Frank Bayuk argues Cynthia Green failed to establish the nicotine addiction or chronic obstructive pulmonary disease she needed to prove in order to recover in her suit against R.J. Reynolds. Watch closings in the case.
Miami—Jurors Tuesday found a South Florida musician did not suffer from the respiratory disease she claimed was caused by decades of smoking, giving R.J. Reynolds the win in her $1.9 million suit against the tobacco giant. Green v. R.J. Reynolds, 2007-CA-046326.
Cynthia Green, 64, who worked in the South Florida recording industry, started smoking R.J. Reynolds’ Kool brand cigarettes when she was about 13. She quit in 2010, after several failed attempts to stop and more than 12 years following her first diagnosis of chronic obstructive pulmonary disease. She contends Reynolds' alleged role in hiding the dangers of smoking led to her nicotine addiction and subsequent respiratory illness.
Green's attorney, Austin Carr, sought $1.9 million in compensatory damages.
However, jurors rejected Green’s claim that she suffered from chronic obstructive pulmonary disease, or COPD, which was a requisite element to prove her membership in a Florida class action against the nation’s tobacco companies.
The jury's decision, reached after less than 90 minutes of deliberations, concluded a seven-day trial in which attorneys disputed the reasons behind Green’s smoking and Reynolds' allegedly deceptive marketing practices.
But, the case ultimately turned on Green’s medical condition. During trial, Green’s attorney, Austin Carr, offered evidence showing Green suffered from COPD symptoms such as coughing and shortness of breath as far back as the mid-90s, as well as records describing her COPD treatment for more than 15 years. On Tuesday, Carr reminded jurors Green’s pulmonologist, Dr. Marc Csete, reiterated his COPD diagnosis after “repeated medical treatment, repeated diagnosis, after (Csede) questioned himself.” Carr said Csete “turned around reexamined, took pulmonary function tests… and still determined that Green had COPD.”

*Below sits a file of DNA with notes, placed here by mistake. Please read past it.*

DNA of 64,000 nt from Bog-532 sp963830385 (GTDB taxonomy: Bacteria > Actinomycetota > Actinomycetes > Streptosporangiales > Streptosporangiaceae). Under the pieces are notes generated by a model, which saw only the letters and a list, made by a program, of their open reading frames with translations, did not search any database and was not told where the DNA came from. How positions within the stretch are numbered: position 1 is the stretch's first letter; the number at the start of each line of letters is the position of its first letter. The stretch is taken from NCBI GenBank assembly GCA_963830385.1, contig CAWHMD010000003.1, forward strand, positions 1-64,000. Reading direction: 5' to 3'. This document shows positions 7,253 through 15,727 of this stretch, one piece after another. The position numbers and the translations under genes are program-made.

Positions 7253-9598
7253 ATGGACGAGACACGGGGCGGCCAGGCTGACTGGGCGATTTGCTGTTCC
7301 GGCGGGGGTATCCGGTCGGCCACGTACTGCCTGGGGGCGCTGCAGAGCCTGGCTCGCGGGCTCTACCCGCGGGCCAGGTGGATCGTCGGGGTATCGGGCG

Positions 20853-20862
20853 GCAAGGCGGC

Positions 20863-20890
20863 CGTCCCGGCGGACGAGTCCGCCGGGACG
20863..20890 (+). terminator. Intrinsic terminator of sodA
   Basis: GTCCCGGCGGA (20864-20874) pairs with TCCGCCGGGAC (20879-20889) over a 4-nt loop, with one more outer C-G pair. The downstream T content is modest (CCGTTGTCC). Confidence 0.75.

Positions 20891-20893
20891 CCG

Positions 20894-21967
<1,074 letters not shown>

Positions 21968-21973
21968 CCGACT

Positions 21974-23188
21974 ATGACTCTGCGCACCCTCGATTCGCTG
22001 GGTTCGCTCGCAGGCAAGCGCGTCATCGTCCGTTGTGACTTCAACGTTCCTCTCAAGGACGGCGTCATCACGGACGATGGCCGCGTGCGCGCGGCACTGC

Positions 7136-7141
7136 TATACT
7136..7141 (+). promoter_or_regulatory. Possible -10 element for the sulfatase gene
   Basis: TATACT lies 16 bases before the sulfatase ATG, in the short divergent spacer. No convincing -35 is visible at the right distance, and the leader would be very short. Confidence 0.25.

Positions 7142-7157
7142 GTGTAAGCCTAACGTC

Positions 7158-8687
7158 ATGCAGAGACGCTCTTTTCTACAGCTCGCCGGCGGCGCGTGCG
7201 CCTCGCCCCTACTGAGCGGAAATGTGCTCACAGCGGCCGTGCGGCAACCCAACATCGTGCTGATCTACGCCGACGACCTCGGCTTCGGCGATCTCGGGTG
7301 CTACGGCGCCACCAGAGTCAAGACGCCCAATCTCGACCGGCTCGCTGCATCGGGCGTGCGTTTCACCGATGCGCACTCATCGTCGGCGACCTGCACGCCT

The defense countered Green suffered from chronic asthma rather than COPD and argued Csete had previously questioned the COPD diagnosis. “He was worried that he could even say in good faith that Ms. Green had COPD,” King & Spalding’s Frank Bayuk, representing Reynolds, said in Tuesday’s closings. “He didn’t think she did, until he was offered money (for his participation at trial), and he looked back at his own records, and decided to reinterpret them in a different way, and he came and told you that opinion.”
Bayuk said pulmonary function tests, or PFTs which are typically used to diagnose COPD, weren’t performed at all until three years after the cutoff date for Green's membership in the class action, and the results of the tests that were ultimately performed did not establish COPD. “None of her PFTs over the next 13 years is supportive of COPD. None can be used to diagnose COPD. They refute COPD,” Bayuk said. “Ms. Green’s PFTs show she has restrictive disease in her lungs. It causes breathing problems. It causes the same symptoms that you would see in COPD, but the actual evidence from Ms. Green shows it’s not COPD.”
Green’s suit is one of thousands of similar Florida lawsuits filed against the nation’s cigarette manufacturers. They stem from Engle v. Liggett Group, a 1994 class action suit in which a jury found tobacco companies knowingly produced dangerous, addictive cigarettes and subsequently hid those dangers from the public. The Florida Supreme Court subsequently decertified the class on appeal, but its holding allows individual plaintiffs to rely on the jury’s conclusions in the original trial if they can prove the smokers at the center of their cases suffered a smoking-related disease caused by an addiction to cigarettes.
Tuesday’s verdict is the second win this week for R.J. Reynolds in a Florida Engle progeny case. On Monday, jurors rejected 95-year-old Robert Shulman's claim that cigarette brands owned by R.J. Reynolds, Philip Morris, and The Liggett Group fueled a nicotine addiction that caused his bladder cancer and heart and respiratory diseases.
Email Arlin Crisco at firstname.lastname@example.org.
Austin Carr represents Cynthia Green. King & Spalding’s Frank Bayuk represents R.J. Reynolds.
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